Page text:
Latitude 15°

Set amidst tree-lined avenues in the south-east corner of Lusaka, only 20 minutes from the city center is Latitude 15°. With 32 guest rooms and two self-contained suites, plus a restaurant, bar, lounge and poolside terrace, this is a great hotel that seamlessly blends modern Africa with a cosmopolitan twist. Stylish furnishings combine with original and bespoke artwork to generate a really funky vibe, and the hotel attracts an eclectic mix of people, locals and visitors alike.

Latitude 15° also offers a private members’ club, The Other Side, which offers hotel guests and members, a separate dining, drinking and socialising spot, as well as a heated pool, spa and gym. For those travelling for work the hotel has created a contemporary set of work spaces, available on short or long term usage, perfect if you have work to finish off or some meetings you want to hold, but need something a little more professional, a little more ‘cool’, than your room or hotel lobby.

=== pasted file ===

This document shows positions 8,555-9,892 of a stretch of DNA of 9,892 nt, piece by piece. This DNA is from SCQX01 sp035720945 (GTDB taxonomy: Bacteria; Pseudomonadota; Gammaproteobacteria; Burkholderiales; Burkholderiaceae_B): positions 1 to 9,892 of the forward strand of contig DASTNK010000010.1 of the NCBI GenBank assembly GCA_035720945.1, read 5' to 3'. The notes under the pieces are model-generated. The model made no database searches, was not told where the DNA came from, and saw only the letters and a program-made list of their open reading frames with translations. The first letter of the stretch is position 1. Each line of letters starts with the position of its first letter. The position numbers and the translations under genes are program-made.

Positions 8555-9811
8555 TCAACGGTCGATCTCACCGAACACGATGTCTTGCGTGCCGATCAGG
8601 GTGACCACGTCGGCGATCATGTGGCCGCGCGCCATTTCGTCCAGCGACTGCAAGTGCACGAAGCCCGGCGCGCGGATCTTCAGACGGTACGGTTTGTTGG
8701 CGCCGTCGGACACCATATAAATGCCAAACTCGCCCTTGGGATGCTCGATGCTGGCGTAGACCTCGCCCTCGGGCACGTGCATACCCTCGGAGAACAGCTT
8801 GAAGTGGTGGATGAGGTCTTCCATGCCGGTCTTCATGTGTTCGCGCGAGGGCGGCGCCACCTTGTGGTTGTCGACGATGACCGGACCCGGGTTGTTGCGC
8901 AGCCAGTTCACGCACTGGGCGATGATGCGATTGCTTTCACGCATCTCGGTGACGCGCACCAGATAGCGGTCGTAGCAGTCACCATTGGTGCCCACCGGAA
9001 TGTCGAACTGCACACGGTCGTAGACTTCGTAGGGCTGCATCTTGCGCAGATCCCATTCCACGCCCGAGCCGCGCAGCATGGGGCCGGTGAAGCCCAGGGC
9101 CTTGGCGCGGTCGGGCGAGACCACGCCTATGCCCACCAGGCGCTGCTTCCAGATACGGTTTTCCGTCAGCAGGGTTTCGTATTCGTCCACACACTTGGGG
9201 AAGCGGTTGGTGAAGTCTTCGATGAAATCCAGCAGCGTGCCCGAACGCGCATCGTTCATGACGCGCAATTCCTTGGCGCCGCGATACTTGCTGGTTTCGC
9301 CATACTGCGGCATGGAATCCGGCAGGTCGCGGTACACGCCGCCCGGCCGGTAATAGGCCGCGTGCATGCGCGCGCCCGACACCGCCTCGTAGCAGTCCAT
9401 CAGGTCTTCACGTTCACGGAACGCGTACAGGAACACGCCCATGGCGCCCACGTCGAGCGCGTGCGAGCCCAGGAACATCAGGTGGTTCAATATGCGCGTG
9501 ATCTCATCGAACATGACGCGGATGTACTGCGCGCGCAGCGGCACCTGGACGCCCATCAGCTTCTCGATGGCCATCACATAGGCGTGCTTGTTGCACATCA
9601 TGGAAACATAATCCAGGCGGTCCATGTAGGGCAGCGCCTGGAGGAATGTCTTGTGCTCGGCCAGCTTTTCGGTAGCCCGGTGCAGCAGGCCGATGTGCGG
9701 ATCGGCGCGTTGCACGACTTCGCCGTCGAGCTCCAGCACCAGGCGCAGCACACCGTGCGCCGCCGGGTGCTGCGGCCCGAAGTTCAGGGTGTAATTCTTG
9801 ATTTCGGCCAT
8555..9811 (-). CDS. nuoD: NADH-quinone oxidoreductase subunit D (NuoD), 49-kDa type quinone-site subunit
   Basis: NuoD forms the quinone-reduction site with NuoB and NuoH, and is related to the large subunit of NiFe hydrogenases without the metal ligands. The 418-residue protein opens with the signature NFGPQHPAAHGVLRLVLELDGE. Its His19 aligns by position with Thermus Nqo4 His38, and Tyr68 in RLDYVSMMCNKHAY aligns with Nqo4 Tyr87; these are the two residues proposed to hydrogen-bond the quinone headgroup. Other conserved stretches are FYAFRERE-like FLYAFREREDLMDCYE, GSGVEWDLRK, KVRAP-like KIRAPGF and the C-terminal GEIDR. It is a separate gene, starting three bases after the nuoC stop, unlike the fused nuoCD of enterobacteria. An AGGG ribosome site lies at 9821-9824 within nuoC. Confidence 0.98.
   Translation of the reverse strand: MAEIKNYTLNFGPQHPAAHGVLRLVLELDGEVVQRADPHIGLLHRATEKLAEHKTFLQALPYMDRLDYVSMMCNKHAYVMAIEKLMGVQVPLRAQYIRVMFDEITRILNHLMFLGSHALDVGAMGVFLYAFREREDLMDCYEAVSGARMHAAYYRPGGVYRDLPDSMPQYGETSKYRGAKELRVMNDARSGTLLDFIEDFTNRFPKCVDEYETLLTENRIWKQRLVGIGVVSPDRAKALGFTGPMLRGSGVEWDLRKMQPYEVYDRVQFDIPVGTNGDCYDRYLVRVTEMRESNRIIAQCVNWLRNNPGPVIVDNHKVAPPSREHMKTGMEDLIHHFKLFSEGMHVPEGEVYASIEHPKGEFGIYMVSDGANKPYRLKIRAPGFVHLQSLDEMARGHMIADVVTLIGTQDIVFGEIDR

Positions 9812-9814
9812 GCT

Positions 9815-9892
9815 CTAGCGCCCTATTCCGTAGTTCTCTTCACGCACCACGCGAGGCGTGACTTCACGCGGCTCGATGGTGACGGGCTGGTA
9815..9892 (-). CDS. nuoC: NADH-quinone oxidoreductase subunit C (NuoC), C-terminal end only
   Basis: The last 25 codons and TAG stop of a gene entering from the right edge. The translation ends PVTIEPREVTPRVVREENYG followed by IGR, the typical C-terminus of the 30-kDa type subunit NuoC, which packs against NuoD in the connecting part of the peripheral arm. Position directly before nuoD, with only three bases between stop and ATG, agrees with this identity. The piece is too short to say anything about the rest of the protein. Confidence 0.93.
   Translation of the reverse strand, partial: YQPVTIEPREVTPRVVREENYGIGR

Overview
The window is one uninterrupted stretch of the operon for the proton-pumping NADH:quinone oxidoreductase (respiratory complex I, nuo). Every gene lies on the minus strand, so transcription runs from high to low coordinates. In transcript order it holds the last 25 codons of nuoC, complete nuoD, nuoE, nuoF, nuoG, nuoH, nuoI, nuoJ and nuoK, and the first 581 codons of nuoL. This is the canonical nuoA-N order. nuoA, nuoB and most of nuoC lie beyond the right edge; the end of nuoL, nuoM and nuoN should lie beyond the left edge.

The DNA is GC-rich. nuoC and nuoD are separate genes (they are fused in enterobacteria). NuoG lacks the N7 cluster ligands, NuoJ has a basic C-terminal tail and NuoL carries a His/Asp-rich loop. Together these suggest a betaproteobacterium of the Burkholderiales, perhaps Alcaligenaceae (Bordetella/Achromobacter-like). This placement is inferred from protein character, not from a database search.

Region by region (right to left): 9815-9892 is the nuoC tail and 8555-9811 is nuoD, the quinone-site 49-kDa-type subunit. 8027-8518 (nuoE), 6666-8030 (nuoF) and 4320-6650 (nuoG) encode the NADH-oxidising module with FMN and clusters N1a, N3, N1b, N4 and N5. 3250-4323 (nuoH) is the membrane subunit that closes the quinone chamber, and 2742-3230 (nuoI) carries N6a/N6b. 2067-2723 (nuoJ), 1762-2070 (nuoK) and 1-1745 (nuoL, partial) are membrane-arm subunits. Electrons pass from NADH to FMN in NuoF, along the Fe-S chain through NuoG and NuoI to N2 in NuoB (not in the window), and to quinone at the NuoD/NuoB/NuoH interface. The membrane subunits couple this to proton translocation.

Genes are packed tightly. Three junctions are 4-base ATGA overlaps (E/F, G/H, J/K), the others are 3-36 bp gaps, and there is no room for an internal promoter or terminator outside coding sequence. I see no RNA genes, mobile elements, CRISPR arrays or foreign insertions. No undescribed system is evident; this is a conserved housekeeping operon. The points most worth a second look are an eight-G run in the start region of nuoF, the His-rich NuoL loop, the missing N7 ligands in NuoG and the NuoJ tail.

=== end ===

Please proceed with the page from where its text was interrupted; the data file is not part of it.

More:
Cocktails by the pool, sharing dishes at The Other Side or a candle lit dinner under the trees at the main restaurant, the food here is international and delicious (and the fish tacos in particular are outstanding!), and both restaurants have an impressively long South African and European wine-list. A word of caution… don’t fill up too much on dinner, because come breakfast time, the sheer variety and quantity of delicious things on offer will have you wishing you had space for more!

Radisson Blu